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I read about Multiversion Concurrency Control in Wikipedia. They say that every piece of data in DB has a Read Time Stamp (RTS) and

If transaction Ti wants to Write to object P, and there is also another transaction Tk happening to the same object, the Read Timestamp RTS(Ti) must precede the Read Timestamp RTS(Tk), i.e., RTS(Ti) < RTS(Tk), for the object Write Operation (WTS) to succeed. A Write cannot complete if there are other outstanding transactions with an earlier Read Timestamp (RTS) to the same object.

I am asking to interpret it because literal interpretation says that you can ever update anything only in single-user mode. Indeed, assume there is more than one transaction active in the DB. These are parallel transactions and, as such, they have the same RTS to whatever object you look at. This means that there is no transaction $T_i$ whose RTS is strictly lower than the others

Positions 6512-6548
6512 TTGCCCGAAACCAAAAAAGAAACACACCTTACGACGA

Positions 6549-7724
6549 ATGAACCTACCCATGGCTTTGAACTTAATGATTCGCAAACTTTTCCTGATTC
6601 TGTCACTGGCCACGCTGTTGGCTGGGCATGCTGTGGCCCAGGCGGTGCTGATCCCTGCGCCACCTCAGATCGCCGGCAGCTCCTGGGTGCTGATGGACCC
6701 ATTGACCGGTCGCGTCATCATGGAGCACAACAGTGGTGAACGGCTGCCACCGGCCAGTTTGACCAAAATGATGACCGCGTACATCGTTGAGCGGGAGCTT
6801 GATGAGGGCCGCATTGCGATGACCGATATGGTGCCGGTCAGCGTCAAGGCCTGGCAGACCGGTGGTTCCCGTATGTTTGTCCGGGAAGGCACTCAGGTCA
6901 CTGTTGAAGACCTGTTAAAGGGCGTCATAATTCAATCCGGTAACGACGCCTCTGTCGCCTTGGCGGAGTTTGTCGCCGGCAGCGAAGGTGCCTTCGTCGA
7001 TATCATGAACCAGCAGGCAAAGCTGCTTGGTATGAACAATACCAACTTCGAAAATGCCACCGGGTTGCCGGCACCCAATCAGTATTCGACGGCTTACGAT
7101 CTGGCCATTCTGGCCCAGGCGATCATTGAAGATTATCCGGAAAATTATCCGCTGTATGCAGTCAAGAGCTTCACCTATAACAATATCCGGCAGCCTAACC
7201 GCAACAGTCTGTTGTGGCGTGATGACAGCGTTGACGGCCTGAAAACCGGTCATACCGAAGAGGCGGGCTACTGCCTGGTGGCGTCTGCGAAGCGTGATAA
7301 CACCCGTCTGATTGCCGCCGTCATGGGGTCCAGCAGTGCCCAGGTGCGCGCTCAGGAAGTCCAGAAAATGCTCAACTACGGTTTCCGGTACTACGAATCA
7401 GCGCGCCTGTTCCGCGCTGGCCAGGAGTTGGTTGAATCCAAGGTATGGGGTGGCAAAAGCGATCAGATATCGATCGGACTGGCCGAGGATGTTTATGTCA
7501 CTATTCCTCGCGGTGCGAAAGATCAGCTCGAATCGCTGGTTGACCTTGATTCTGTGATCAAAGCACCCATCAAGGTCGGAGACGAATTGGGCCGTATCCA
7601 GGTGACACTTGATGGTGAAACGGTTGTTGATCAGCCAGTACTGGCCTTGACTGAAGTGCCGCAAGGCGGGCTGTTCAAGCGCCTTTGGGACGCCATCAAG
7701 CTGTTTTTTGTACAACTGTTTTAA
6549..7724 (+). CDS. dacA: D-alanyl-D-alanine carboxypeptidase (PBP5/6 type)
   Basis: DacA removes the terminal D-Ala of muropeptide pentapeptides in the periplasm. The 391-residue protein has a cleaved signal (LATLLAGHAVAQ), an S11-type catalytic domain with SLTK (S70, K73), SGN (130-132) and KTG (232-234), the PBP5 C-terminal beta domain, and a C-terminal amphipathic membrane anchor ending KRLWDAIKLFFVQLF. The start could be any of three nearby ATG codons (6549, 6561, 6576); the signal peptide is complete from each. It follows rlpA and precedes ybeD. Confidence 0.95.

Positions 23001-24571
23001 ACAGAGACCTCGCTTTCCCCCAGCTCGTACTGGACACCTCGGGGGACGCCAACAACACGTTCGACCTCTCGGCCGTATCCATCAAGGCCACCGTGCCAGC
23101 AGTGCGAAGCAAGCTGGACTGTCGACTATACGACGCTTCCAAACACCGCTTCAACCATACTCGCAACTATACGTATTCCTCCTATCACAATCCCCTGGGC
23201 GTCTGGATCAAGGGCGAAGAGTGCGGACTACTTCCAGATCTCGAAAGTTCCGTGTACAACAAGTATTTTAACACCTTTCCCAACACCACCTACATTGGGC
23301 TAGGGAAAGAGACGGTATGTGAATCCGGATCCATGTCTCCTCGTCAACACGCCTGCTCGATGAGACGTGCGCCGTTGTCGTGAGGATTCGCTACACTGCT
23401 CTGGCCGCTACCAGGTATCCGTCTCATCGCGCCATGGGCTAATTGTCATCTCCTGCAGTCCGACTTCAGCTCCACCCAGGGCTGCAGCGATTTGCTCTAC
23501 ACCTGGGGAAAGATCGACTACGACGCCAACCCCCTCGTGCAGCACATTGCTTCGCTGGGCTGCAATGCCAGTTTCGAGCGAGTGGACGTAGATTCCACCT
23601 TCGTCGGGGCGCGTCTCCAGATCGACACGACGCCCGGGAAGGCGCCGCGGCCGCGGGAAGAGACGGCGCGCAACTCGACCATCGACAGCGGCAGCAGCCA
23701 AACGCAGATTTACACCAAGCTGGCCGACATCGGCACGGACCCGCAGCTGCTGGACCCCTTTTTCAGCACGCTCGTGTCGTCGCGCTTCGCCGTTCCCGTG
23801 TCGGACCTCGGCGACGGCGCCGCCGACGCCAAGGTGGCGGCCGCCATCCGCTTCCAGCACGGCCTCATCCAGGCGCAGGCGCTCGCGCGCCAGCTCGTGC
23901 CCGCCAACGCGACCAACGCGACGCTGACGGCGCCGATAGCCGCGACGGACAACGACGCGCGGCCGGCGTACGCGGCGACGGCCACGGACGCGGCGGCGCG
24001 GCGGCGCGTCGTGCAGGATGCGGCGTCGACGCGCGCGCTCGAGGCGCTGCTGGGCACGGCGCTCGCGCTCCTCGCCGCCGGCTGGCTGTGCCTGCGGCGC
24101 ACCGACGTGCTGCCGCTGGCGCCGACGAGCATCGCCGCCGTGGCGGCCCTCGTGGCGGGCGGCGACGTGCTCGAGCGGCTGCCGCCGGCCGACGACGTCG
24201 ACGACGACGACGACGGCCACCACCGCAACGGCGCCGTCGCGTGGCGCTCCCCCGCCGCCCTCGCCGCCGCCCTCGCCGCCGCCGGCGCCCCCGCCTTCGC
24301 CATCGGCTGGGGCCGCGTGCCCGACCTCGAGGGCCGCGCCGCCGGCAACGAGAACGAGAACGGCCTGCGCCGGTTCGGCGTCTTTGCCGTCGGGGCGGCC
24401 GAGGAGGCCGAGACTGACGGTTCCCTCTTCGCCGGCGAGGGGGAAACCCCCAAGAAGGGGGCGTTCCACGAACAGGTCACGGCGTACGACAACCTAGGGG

$$RTS(T_i) < RTS(T_{any other})$$

This means that nobody can update any object. Which concurrensy are they talking about with such rules?

Moreover, their example demonstrates that T3, started after long-running T2 was able to update something and T2 these data. Yes, this raises another question that you may not answer: if transactions can read only RTS that are not higher than their timestamp, how can T2 read those T3-produced data after we defined RTS(T2) = 2 whereas T3 should produce version 3? How do you define the RTS(transaction)?

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  • $\begingroup$ This Wikipedia article seems to be poorly written. I suggest that you look for better sources. $\endgroup$ – André Souza Lemos Dec 2 '16 at 0:21
  • $\begingroup$ Please choose your question and state it in the title. $\endgroup$ – reinierpost Apr 26 '18 at 6:36

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